Thursday, November 22, 2007

A Sad Day For English History

Last night as the England football team made their early departure for contention for the European Cup next year Alan Hanson said "This is a sad day for English history". Well I like watching football so I was sorry to see the team go out but I hardly think it registers on the scale of historical events. I mean when I'm 103 am I going to be sat in a rocking chair telling my grandchildren "I remember 2007, we went and murdered thousands of innocent Iraqi civilians, and then we lost to Croatia"? No.

I have no problem with people playing sports, I think that's great, I think more people should be encouraged to play sports. I have a big problem though with corporate sponsorship and huge-scale government funding for facilities and events that only a tiny elite will ever get to be involved with. And I have a problem with the sport = good mentality that sits behind our Olympic ambitions and behind the way that some city councils help pay for sports stadiums in their cities.

My problem is with the idea that it's some sort of societal good for lots of people to watch sports. I don't see any evidence that watching sports encourages the watchers to play sport themselves. More like it encourages them to eat pies and sit on the sofa with a beer in one hand and the remote control in the other.

Professional sports are also profoundly discriminatory. Women's events are often paid less and relegated to obscure TV stations. A relatively tiny number of women make a living as sportspeople, compared to thousands of men. Last night in front of the match - which I watched with a Scottish friend and Mr Cru - who is American - I was being teased somewhat about Englands performance and flippantly remarked "It's not my team, I support England Women". But the more I thought about how much Scotland, Germany or Argentina's players and fans might hate England, it occurred to me - surely no-one hates England Men's Team like England Women's Team do? The women on the England team have no hope of earning a professional wage from their sport in their own country. They get little or no glory, they're not paid to do adverts, commentate or coach major international teams when they retire. Yet they know full well the men doing the same job as them typically have 20 cars each, huge mansions, earn hundreds of thousands of pounds a week and are featured with their glamourous wives in the likes of Hello and OK magazine in sumptuous surroundings. If I played for England Women I would be bitterly laughing my socks off at the men right now.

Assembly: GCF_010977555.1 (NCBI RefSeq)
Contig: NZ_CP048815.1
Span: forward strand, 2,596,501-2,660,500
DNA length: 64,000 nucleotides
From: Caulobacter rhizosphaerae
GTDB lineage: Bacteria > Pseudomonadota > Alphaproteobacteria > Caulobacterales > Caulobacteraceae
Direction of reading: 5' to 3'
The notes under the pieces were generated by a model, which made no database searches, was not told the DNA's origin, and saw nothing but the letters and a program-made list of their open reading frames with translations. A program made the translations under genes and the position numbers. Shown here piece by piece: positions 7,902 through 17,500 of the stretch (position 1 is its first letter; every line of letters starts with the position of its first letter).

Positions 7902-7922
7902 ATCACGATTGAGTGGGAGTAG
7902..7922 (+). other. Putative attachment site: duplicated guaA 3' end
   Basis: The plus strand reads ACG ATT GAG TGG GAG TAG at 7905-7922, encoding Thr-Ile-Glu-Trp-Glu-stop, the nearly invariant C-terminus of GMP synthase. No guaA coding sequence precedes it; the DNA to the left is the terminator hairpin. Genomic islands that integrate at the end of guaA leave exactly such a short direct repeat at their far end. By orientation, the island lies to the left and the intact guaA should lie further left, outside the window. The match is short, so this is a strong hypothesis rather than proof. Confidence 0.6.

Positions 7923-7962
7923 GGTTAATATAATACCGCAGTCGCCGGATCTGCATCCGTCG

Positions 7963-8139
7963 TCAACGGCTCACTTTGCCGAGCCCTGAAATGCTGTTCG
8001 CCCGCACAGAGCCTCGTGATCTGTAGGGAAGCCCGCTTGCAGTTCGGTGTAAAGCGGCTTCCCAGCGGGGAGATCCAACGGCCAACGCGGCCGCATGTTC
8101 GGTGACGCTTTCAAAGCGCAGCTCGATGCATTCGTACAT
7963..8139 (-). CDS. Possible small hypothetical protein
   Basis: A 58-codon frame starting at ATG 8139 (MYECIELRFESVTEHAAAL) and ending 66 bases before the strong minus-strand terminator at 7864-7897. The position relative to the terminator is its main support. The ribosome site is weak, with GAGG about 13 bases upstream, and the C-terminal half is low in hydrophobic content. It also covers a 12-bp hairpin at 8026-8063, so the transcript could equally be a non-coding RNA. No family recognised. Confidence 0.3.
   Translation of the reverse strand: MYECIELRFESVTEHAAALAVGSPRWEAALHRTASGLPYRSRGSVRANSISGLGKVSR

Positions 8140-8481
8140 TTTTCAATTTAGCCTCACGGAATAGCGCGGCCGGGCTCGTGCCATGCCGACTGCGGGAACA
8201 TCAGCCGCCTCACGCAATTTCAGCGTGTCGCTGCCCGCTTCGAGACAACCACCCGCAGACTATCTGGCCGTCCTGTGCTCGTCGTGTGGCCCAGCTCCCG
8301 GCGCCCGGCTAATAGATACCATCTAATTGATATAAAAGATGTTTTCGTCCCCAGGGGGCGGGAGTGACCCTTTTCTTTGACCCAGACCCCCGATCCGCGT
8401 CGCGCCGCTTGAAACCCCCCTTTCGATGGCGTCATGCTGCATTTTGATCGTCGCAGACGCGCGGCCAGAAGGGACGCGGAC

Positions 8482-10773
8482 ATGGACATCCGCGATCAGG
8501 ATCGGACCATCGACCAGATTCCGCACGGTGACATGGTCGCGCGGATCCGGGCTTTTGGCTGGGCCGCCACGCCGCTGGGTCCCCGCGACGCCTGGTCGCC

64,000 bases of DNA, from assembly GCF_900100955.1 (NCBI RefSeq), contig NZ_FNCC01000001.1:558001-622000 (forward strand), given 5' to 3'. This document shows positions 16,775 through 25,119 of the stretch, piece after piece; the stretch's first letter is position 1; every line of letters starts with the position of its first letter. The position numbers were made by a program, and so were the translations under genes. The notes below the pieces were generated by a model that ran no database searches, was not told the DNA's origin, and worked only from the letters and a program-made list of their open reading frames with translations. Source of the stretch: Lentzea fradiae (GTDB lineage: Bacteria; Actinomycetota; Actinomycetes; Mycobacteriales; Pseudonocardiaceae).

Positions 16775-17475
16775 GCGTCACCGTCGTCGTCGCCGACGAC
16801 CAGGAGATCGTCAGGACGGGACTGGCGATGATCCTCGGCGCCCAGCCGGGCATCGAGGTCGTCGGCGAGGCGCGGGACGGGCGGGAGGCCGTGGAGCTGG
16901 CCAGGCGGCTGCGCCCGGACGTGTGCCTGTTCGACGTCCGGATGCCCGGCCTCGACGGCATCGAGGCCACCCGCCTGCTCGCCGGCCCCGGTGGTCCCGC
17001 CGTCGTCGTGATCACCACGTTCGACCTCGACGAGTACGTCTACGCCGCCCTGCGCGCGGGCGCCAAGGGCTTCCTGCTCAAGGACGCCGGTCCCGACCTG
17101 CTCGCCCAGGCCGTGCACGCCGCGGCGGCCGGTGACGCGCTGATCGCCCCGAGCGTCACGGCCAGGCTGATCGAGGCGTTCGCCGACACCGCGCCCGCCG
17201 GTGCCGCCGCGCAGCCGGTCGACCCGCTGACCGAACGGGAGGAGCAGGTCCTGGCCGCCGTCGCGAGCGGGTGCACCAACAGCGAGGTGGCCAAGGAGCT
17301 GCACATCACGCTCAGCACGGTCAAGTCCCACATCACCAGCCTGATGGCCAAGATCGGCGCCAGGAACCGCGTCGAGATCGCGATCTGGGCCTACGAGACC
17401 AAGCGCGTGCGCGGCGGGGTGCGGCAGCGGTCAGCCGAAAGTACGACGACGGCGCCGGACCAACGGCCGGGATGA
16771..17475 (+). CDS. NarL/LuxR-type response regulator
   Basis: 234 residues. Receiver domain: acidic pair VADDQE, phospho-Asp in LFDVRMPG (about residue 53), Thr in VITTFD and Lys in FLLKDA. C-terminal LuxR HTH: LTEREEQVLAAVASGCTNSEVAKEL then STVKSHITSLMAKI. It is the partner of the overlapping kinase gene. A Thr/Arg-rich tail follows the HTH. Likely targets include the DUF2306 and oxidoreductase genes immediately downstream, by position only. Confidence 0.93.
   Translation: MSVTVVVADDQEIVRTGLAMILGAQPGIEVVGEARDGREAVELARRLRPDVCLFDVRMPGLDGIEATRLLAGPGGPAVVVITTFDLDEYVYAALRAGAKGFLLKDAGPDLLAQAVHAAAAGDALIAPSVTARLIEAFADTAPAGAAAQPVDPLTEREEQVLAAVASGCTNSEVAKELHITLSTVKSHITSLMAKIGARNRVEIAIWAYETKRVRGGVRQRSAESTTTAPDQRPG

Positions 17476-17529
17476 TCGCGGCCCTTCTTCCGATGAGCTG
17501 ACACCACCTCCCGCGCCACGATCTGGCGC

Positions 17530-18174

The other thing about watching sports is that it often leads to big groups of men meeting up and developing a rather tribal mentality. We have a long and less-than-proud history in this country of football crowds getting out of hand. And there's a reason some pubs don't let people in in team shirts - because it can create an intimidating atmosphere. As if to confirm that for me my attention was drawn to a rather disturbing post over at Shakesville.

...and yes the photo is me, in my platinum blonde years playing for (and captaining) Onnabelievable LFC, Tokyo.

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2 Comments:

Blogger Iceman said...

"My problem is with the idea that it's some sort of societal good for lots of people to watch sports. I don't see any evidence that watching sports encourages the watchers to play sport themselves. More like it encourages them to eat pies and sit on the sofa with a beer in one hand and the remote control in the other."

Watching sports and actually being physically active are probably inversely correlated, as a look at the waistline of typical US sports fans would tell you.

"The women on the England team have no hope of earning a professional wage from their sport in their own country. They get little or no glory, they're not paid to do adverts, commentate or coach major international teams when they retire."

The wives of the male footballers get more attention than the female footballers.

"We have a long and less-than-proud history in this country of football crowds getting out of hand."

I bet the Swiss and Austrian police were relieved when England didn't qualify!

"As if to confirm that for me my attention was drawn to a rather disturbing post over at Shakesville."

It's common, unfortunately. Growing up my father took me to games of that exact team where fans passed around blow-up dolls and they catcalled the few women in the audience. Many families won't take their children to football games because of the atmosphere in the stands.

"Professional sports are also profoundly discriminatory. Women's events are often paid less and relegated to obscure TV stations."

The only women's sports that get any real media coverage at all in the US are figure skating and tennis, and that's because advertisers use those sports to reach wealthy women. Women's basketball and soccer are a complete non-event.

2:54 pm  
Blogger Bianca Reagan said...

I agree. :)

10:09 pm  

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